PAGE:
Titan Books has published a new edition of Simon Goddard’s definitive 2002 The Smiths – Songs That Saved Your Life. With a new subtitle of The Art of The Smiths 1982-87, this edition includes a new prologue and updated epilogue, as well as a reassignment of the band’s media appearances to an appendix instead of inserted in between the chapters on each Smiths recording, which makes up the heart of the book. The songs are also no longer numbered and the footnotes have been absorbed into the text. As Goddard writes in the prologue, “There is, I confess, a sliver of my psyche that could write a different version of this book every year for the rest of my life…”
Needless to say, the depth in which The Smiths’ catalog of songs is examined by Goddard is incredible. There is nothing like the work of an intellectual super fan; as a music lover alone I enjoy the spirit of celebrating the story of a band and its success, so as a big fan of The Smiths, it was especially rewarding. The book is focused more on the breakdown of how each song was written and recorded than the story of the band’s rise and fall, but the latter is integrated well. Long sections on the band’s history are printed in italics to separate them from the song discussions.
If you’ve ever been mystified by Morrissey’s awesomely specific-sounding yet ambiguous lyrics, here are all his references and allusions laid out for you. I knew that he frequently quoted from Shelagh Delaney’s play A Taste of Honey, but I didn’t know that another favorite source was Elizabeth Smart’s By Grand Central Station I Sat Down and Wept (which even sounds like a Morrissey song title!), and now that’s definitely on my list to read.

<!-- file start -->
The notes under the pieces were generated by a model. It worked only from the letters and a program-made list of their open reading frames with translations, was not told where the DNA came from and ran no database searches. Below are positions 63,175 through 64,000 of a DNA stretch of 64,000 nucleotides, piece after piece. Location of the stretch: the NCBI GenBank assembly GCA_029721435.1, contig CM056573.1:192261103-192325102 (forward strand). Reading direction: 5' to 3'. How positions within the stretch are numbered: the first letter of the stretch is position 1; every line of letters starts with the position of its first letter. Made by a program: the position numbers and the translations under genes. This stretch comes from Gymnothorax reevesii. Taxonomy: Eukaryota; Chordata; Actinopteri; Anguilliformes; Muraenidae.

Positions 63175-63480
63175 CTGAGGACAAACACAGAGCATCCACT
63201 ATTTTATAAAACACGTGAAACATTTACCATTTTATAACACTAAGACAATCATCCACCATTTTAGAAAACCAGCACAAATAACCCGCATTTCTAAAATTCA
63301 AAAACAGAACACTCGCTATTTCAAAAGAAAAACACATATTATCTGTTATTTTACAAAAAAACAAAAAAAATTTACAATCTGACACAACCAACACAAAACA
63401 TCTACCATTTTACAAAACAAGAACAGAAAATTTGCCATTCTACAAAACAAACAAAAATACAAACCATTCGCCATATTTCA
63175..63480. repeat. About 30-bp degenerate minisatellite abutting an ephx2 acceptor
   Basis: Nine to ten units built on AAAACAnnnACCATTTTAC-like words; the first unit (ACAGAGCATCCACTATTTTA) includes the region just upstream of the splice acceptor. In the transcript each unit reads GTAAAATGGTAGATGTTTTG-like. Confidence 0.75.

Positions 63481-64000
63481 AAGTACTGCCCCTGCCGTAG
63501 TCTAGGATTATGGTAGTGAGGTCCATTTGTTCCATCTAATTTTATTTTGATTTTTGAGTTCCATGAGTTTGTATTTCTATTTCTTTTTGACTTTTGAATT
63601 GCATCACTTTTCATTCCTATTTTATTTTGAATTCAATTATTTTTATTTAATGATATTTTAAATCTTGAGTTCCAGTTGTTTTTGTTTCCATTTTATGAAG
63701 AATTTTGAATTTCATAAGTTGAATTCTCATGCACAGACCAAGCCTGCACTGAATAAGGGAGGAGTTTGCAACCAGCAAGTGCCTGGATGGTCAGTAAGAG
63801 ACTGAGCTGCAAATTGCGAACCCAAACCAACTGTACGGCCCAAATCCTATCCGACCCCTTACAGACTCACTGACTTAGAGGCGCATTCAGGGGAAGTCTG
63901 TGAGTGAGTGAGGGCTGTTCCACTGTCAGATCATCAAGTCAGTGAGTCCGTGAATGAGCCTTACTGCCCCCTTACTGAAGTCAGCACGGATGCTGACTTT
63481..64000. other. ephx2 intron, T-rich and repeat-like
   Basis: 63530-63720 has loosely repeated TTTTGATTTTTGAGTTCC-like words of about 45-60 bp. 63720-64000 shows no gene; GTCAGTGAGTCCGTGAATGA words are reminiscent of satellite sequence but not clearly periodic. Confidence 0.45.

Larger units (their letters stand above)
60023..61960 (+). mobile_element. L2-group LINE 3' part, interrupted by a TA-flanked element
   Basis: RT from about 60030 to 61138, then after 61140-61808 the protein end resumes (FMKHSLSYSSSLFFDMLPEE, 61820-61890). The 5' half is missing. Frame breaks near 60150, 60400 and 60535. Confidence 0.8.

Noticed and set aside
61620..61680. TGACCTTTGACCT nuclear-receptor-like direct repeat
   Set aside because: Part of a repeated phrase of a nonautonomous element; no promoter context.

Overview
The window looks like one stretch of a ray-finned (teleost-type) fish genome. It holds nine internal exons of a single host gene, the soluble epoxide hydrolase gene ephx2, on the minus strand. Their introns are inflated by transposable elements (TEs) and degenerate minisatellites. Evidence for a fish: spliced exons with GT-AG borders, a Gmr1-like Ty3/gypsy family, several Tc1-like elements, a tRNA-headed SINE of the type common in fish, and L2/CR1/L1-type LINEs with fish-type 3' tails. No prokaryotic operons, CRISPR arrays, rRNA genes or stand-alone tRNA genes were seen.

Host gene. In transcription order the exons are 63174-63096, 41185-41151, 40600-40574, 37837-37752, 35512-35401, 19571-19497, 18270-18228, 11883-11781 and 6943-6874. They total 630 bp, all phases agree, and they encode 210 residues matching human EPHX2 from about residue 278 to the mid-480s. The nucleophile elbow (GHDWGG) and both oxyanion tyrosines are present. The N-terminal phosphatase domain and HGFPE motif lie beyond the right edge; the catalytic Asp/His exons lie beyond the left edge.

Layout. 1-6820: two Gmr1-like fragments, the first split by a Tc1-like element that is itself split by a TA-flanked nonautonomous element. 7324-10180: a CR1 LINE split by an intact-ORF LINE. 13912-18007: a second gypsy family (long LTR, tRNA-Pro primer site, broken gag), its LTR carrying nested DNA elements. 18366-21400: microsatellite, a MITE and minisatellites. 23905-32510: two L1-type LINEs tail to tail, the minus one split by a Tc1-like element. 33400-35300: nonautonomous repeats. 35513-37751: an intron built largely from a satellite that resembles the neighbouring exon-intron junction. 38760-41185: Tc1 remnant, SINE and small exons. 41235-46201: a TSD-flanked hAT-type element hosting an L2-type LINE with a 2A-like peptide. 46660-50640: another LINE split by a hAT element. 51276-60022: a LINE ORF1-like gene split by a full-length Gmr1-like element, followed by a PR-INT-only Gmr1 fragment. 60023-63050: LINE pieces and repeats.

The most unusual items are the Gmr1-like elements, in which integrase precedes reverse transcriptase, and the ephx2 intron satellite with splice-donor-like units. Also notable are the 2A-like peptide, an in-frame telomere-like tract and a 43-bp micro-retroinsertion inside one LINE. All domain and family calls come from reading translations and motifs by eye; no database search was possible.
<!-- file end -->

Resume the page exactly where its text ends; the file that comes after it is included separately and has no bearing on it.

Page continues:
Most enjoyable is Goddard’s account of Johnny Marr’s memories, opinions and details on how the music of The Smiths came about – his 60s music influences, his struggles with managing the band, his unique songwriting partnership with Morrissey, and their learning curve in the studio production of their songs. Other fascinating details include the way Marr would create sound effects by dropping knives onto his guitar strings or how Morrissey owned a BBC sound recordings album that was frequently used for background noises.
Each single and its B-sides (remember those?) are broken down by influence, creation, production and reception, and I recommend reading the book with the music on hand, so you can immediately look up certain songs for reference. The chronology is sometimes confusing, since Goddard will discuss songs when they were first written and then later again when they were released. He also faithfully records the differing accounts as to why the band broke up, speculation on whether Marr was the subject of several of Morrissey’s lyrics, and who decided how to split the profits among the band members – leaving quite a few things (necessarily) wide open. There are also many funny moments, such as the band’s failed attempts to be strictly vegetarian for Morrissey’s sake, or a judge’s description of Morrissey as “devious, truculent and unreliable when his own interests were at stake” in Mike Joyce’s royalties case in ’96! Ah, Morrissey…
Image via Titan Books’ website